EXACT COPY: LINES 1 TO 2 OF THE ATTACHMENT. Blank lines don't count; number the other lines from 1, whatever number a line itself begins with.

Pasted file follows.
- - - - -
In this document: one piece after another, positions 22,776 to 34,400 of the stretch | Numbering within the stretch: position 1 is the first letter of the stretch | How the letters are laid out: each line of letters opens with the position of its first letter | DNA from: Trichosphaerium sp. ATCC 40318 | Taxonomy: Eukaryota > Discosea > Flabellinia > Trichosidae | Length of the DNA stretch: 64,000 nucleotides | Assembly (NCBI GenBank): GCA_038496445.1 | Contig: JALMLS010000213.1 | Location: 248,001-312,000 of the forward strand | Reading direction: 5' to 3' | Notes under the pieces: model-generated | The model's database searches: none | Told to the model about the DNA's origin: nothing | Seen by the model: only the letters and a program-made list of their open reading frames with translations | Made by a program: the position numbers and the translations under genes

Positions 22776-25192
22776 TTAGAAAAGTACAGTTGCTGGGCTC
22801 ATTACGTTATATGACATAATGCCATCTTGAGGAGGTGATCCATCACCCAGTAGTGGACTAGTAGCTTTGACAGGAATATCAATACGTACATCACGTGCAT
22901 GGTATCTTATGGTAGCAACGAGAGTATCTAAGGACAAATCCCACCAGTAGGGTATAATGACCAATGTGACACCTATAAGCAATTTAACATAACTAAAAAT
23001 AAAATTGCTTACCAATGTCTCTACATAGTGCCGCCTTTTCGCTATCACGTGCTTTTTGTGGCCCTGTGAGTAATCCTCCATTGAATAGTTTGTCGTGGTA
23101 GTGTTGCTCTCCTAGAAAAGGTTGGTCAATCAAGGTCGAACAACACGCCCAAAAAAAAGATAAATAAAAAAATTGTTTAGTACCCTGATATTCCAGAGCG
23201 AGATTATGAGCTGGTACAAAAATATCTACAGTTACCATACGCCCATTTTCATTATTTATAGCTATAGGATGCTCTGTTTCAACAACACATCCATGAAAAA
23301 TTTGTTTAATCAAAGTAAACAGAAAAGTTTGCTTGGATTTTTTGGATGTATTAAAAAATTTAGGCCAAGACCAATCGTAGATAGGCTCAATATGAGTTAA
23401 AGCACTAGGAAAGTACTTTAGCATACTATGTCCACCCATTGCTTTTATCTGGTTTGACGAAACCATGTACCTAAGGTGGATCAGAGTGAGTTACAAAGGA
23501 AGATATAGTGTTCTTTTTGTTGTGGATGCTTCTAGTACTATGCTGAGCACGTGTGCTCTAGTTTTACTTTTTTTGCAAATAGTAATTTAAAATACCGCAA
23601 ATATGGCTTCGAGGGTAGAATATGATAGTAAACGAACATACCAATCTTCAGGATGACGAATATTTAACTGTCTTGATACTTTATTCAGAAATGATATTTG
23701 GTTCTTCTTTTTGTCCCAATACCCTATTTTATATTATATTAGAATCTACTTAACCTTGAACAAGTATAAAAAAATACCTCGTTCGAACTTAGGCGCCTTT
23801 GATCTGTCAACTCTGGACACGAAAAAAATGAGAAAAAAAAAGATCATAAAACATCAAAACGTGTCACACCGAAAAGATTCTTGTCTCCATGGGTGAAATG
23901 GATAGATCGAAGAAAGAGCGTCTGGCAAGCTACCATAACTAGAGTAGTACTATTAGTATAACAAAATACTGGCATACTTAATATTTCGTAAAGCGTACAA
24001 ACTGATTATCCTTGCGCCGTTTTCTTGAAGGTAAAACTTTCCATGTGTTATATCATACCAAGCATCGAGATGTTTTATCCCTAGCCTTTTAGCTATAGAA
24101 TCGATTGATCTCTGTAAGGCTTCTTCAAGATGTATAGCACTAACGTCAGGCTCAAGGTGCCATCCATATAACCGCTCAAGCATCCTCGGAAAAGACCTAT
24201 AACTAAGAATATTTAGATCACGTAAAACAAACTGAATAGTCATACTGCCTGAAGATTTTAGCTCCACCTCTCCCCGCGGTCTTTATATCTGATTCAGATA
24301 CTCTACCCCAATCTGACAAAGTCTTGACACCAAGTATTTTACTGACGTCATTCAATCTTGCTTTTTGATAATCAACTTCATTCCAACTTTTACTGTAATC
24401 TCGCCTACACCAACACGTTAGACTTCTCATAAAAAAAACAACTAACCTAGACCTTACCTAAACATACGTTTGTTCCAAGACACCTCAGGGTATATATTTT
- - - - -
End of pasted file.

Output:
In this document: one piece after another, positions 22,776 to 34,400 of the stretch | Numbering within the stretch: position 1 is the first letter of the stretch | How the letters are laid out: each line of letters opens with the position of its first letter | DNA from: Trichosphaerium sp. ATCC 40318 | Taxonomy: Eukaryota > Discosea > Flabellinia > Trichosidae | Length of the DNA stretch: 64,000 nucleotides | Assembly (NCBI GenBank): GCA_038496445.1 | Contig: JALMLS010000213.1 | Location: 248,001-312,000 of the forward strand | Reading direction: 5' to 3' | Notes under the pieces: model-generated | The model's database searches: none | Told to the model about the DNA's origin: nothing | Seen by the model: only the letters and a program-made list of their open reading frames with translations | Made by a program: the position numbers and the translations under genes

Positions 22776-25192